Tamara Rubin is a Federal-award-winning independent advocate for consumer goods safety and childhood Lead-poisoning prevention. She is also a mother of Lead-poisoned children. She began testing consumer goods for toxicants in 2009, and was the parent-advocate responsible for finding Lead in the popular fidget spinner toys in 2017. She uses XRF testing (a scientific method used by the Consumer Product Safety Commission) to test consumer goods for metallic toxicants (including Lead, Cadmium, Mercury, and Arsenic). To read more about the testing methodology employed for the test results reported on this blog, please click this link.
How did you find this ornament, Tamara?
The green plastic Christmas ornament pictured on this page (purchased at Aldi in 2020, as part of a miniature Christmas tree decorative set) was owned and cherished (touched almost daily!) by a little boy who had recently tested positive for Arsenic and Antimony.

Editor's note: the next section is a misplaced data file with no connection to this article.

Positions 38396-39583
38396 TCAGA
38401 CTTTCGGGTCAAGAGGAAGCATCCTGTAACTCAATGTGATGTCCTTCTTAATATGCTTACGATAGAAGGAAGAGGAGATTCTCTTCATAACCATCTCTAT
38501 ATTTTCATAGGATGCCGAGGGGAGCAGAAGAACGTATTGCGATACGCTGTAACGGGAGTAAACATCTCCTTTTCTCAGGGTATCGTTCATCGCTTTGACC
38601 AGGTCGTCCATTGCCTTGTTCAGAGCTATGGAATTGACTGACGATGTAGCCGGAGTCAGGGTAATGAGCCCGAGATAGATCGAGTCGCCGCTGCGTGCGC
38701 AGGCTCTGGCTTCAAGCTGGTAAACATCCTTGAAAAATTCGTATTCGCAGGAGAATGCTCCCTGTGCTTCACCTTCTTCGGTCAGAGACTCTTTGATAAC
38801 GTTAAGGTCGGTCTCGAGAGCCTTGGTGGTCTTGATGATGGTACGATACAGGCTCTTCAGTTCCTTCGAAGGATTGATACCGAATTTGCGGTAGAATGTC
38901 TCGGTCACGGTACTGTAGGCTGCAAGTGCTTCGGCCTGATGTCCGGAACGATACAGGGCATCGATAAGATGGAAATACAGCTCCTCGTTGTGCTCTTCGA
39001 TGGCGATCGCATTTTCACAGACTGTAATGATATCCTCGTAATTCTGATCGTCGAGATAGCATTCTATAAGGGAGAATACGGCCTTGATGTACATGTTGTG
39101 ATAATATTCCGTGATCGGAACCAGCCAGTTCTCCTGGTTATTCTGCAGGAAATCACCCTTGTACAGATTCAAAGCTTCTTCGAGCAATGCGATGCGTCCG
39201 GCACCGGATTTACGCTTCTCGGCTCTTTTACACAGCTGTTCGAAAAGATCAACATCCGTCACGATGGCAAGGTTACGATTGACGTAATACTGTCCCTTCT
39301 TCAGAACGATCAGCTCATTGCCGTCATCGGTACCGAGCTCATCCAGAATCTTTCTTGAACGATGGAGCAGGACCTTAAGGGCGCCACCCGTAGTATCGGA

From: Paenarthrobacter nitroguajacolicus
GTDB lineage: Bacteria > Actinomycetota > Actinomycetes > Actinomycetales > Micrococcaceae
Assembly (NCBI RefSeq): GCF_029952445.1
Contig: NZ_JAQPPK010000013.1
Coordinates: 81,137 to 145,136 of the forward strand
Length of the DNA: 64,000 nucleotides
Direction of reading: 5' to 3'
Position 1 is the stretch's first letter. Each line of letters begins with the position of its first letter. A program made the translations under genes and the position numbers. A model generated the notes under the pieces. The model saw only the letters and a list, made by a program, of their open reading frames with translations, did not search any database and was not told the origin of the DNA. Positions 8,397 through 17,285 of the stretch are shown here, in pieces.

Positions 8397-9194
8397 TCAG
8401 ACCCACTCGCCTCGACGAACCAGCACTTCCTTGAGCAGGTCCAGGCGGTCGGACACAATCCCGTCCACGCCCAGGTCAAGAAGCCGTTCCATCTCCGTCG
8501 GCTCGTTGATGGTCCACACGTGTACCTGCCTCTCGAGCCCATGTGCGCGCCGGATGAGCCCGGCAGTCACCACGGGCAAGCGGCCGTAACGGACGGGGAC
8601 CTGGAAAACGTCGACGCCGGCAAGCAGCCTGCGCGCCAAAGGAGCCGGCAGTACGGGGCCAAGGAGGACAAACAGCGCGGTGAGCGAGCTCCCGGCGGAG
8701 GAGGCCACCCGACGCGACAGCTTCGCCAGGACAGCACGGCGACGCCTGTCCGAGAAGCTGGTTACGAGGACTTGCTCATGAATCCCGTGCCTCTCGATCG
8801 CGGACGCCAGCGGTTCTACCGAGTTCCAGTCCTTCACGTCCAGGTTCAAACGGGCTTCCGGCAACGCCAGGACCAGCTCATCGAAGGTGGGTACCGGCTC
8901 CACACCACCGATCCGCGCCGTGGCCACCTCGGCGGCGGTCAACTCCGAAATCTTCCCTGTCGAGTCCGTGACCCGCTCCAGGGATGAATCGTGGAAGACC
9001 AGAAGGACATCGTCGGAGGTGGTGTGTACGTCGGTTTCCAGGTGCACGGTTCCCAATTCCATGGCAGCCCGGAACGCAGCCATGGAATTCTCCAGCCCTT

The young boy [he is four years old now, but was just three when he received this Christmas tree as decor for his room] has developmental delays, Sensory Processing Disorder, and an Autism diagnosis, and the parents are on a path to identify and eliminate all potential contributing sources to his health impairments.
Mama shared this with me when I asked for a description of their concerns for their child for this post:
“He has an Autism diagnosis, and the sensory differences that come with it. He is also globally developmentally delayed. First sign was speech delay, then social, then fine/gross motor and adaptive skills. [However] he is very socially engaged and interested and is not thought to be intellectually disabled.”